John Treacy: IABA said they had 20 coaches can do Billy Walsh’s job

“We have 20 coaches who can do Billy’s job.” Of all the thousands of words spoken yesterday during a four-hour session of the Oireachtas Committee on Transport and Communication — called to examine the story behind Billy Walsh’s loss to Irish amateur boxing — those nine stood out.

John Treacy: IABA said they had 20 coaches can do Billy Walsh’s job

They were uttered, according to Sport Ireland chief executive John Treacy, by a member of the Irish Amateur Boxing Association (IABA) during a meeting between the bodies at a time when they and others were enmeshed in discussions to prevent Walsh’s loss to the US Olympic movement.

Treacy added that the IABA stressed that their desire was to keep Walsh in Ireland. The IABA said as much time and again themselves, but boxing’s officials nonetheless found themselves fighting off the back foot at Leinster House in the face of some robust questioning from deputies and senators.

The IABA’s take on Walsh’s departure was consistent with that of last week when this controversy was at its height: This was a deal that faltered on financial lines. Sport Ireland begged to differ. So, of course, has Walsh who is already in the US performing his new job.

Pictures yesterday showed Walsh wearing a US tracksuit and seated ringside at the US Olympic trials in Memphis, Tennessee. He will relocate to Colorado Springs next month where he will take up the role of head coach to the women’s programme.

A press release from his new employers also materialised yesterday, slap bang in the middle of the Oireachtas talkathon, and it was ironic to note that it incorrectly credited him with holding the roles of both head coach and director of Irish boxing’s High Performance Unit (HPU). Here, after all, was the kernel of the whole problem.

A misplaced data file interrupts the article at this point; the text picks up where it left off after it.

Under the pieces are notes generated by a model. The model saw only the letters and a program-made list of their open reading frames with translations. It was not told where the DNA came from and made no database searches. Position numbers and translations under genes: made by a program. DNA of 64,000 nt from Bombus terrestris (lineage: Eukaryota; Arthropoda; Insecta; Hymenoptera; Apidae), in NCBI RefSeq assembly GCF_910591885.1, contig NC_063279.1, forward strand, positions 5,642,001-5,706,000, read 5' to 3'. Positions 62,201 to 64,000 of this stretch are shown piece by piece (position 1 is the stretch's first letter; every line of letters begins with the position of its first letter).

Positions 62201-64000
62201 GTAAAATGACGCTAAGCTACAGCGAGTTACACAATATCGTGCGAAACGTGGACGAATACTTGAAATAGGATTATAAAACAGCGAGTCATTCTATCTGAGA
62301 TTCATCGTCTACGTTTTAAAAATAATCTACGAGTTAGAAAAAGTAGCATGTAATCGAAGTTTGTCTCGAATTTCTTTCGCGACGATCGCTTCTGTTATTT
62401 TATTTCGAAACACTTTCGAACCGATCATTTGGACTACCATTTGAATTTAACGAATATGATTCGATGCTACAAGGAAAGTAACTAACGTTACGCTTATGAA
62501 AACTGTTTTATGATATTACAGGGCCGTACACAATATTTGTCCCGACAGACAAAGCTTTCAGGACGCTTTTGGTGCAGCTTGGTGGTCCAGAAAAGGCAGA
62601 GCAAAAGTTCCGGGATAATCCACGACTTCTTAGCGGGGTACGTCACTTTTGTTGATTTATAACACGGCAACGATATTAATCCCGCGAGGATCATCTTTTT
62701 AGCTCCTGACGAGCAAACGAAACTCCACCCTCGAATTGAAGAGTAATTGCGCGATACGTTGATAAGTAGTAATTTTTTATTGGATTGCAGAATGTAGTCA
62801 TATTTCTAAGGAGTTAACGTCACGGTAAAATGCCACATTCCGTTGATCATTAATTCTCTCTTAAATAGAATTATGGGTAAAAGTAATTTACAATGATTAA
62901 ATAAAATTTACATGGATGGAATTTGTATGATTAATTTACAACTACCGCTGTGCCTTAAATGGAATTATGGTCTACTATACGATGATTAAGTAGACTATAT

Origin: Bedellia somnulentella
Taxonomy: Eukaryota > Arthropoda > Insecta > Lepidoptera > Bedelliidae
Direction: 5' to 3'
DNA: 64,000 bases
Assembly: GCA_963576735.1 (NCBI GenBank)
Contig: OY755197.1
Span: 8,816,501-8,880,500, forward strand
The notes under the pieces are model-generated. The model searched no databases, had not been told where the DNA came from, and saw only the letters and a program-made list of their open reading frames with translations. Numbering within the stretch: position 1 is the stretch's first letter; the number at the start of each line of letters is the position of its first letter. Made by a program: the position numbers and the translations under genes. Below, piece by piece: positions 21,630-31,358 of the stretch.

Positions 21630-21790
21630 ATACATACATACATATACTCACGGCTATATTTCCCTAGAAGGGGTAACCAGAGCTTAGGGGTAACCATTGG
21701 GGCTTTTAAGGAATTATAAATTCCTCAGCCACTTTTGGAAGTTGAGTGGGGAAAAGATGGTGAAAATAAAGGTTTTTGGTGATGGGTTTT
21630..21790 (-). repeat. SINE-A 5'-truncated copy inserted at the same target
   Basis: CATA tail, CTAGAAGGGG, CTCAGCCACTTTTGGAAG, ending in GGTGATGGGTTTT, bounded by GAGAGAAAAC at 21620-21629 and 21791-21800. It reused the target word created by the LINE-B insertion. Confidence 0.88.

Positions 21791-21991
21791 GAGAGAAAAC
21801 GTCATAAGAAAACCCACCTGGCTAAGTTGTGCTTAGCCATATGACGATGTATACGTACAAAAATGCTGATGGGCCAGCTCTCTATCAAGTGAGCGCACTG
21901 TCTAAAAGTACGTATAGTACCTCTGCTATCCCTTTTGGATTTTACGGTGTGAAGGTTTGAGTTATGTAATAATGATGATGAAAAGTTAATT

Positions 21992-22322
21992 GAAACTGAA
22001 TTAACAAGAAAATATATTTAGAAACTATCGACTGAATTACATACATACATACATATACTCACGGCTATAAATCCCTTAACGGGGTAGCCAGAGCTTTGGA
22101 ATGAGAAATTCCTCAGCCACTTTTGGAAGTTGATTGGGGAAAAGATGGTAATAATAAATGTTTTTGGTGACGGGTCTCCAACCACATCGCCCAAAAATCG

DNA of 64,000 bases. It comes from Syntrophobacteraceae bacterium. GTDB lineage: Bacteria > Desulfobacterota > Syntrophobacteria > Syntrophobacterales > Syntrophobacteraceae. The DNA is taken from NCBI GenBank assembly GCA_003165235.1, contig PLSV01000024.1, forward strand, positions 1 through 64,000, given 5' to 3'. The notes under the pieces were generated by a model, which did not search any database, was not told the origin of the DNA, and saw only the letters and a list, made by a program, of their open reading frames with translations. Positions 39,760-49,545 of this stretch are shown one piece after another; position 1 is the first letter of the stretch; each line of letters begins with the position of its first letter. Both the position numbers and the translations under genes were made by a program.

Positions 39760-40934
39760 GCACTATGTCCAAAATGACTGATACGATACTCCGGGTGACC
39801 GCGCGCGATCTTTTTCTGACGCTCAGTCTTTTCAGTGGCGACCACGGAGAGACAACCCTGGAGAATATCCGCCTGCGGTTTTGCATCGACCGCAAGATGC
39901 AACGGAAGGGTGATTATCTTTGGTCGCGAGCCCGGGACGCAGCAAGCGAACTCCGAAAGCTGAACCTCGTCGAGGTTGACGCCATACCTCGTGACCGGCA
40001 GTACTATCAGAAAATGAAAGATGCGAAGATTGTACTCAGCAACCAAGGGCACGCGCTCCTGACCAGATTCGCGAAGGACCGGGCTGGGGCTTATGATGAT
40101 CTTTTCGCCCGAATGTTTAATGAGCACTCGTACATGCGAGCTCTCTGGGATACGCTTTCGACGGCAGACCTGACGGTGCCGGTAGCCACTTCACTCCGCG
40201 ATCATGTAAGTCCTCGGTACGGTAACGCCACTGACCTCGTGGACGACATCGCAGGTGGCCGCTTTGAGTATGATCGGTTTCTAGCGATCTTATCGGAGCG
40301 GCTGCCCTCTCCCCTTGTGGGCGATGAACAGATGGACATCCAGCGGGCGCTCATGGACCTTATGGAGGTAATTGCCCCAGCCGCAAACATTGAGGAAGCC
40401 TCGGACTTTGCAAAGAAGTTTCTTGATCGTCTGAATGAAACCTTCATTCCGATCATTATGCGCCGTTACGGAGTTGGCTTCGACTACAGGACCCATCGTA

Walsh had indeed been head coach of the HPU since 2008, but was never afforded the other title, and it was senator Eamon Coghlan who drilled down to the core of the issue when he spoke of issues regarding trust, credibility, respect, and communication.

Coghlan, who served as chairman of the then Irish Sports Council’s High Performance Committee for four years from 2008, declared that he did not believe the assertion made by IABA chairman Joe Christle that he had wanted Walsh to stay.

It was Coghlan’s assertion that “the kudos he was getting grated”; that some coaches beneath the HPU “didn’t rate him at all”; were disgruntled by the loss of control over their boxers once they entered the elite programme; and that this filtered through to the board of directors.

Fine Gael TD Patrick O’Donovan spoke of the “total hames” and “bags” that had contributed to Walsh’s loss to Irish sport. A number of members expressed incredulity at the fact that no deal could be done after eight months of negotiations.

Sport Ireland didn’t escape unscathed, but the IABA were taking most of the shots. Christle, who did most of the talking for the organisation, said he nearly fell down the stairs and had a “deep pain in the pit of my stomach” when he heard of the US approach to Walsh last February, and that the IABA’s focus from the start was on how to retain their man.

IABA director Ciaran Kirwan admitted the saga had done some reputational damage to the body, but said, “this thing propagated by the media that people (in the IABA) are resentful of (the HPU) needs to be put to bed”.

Unlikely. This one will run and run.

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